Afternoon Coffee: Zara’s Supply Chain, Airbus in Ohio, OB10’s Express Payments, Oil Supply Boom

Fashion forward.
The Future Of Fashion Retailing: The Zara Approach -- Zara was designed to be responsive from its inception. Rather than subcontracting manufacturing to Asia, Zara built 14 highly automated Spanish factories, where robots work around the clock cutting and dyeing fabrics and creating unfinished "gray goods," the foundations of their final products. Like Uniqlo, Zara leverages automaker principles; these automated factories use a "just in time" inventory approach pioneered by Toyota Motor Company.

A long way from France...
Airbus bringing supply chain hub to Ohio -- Airbus Americas plans to establish aerospace suppliers in Dayton, aimed at creating a centralized Ohio Materials Manufacturing Technology Hub, the Dayton Business Journal reports. Sen. Sherrod Brown was on hand for the announcement Wednesday in Columbus that Airbus would partner with the National Composite Center in Kettering and theDayton Development Coalition.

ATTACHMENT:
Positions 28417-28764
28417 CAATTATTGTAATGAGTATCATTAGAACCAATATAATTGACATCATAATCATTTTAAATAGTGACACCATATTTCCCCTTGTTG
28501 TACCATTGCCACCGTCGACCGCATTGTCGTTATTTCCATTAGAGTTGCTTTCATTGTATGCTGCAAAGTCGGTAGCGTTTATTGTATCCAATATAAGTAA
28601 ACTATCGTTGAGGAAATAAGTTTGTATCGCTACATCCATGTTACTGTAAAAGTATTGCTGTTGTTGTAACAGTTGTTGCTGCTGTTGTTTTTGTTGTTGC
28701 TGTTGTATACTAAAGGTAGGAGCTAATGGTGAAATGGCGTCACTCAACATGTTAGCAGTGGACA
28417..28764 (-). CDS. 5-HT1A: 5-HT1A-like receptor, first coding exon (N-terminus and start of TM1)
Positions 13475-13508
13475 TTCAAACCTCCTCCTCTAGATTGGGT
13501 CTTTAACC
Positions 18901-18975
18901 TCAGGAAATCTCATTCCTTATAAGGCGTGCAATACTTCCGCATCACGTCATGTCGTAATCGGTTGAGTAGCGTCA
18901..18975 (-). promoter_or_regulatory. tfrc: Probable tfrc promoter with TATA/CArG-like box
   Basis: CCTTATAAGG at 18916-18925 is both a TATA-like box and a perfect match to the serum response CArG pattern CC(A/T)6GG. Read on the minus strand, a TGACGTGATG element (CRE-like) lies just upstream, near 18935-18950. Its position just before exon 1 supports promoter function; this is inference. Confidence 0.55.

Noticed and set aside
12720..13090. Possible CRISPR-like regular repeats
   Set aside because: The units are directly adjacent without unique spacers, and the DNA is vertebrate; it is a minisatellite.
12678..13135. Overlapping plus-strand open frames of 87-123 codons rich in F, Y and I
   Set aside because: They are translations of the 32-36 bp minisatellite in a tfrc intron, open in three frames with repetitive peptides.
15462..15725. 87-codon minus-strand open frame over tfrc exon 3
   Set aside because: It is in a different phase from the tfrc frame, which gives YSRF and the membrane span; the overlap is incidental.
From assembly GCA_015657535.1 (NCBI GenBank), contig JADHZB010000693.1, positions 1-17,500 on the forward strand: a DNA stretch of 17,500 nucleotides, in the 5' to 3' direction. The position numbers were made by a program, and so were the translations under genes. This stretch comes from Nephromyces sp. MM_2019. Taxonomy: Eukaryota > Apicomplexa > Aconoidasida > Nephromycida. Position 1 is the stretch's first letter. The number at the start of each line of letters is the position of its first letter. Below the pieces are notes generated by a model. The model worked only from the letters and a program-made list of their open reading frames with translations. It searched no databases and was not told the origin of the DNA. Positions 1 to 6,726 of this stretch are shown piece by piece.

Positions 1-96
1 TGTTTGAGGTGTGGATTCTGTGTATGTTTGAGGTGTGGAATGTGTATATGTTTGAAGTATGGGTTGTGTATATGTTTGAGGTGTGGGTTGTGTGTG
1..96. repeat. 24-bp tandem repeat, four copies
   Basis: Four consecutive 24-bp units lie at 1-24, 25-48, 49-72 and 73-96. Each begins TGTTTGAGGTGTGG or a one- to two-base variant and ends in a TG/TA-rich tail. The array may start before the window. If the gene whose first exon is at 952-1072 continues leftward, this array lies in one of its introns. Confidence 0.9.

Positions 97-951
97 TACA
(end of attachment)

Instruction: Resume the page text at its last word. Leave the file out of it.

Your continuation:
"By listening to members on the OB10 network, we have created OB10 Express Payments to meet a critical need for businesses today."
OB10 launches new supply chain finance service -- OB10, the e-Invoicing network that handles £90bn of payments each year, has launched OB10 Express Payments, a unique supply chain finance service that allows organisations to receive payment on approved invoices within three days. The service supports the agreement announced this week between Prime Minister David Cameron and large UK organisations to consider or continue helping their suppliers' cash flow through supply chain finance.

"Crude-oil prices have been particularly vulnerable to worries about the global economy that have recently seized financial markets."
Supply Boom Upends the Oil Market -- Forecasters say that in the fourth quarter, global oil output will top demand by more than 630,000 barrels a day, the biggest surplus in four years. The jump is due to a confluence of events: Turmoil in the Middle East has subsided along with the production and transportation problems that had been stifling oil flows from the U.S., North Sea and Africa. Meanwhile, Saudi Arabia is pumping more oil to replace falling Iranian exports, keeping output from the Organization of the Petroleum Exporting Countries steady.

- Sheena Moore

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First Voice

  1. Arthur Chapata:

    I don’t think the oil situation will be too affected in my opinion.

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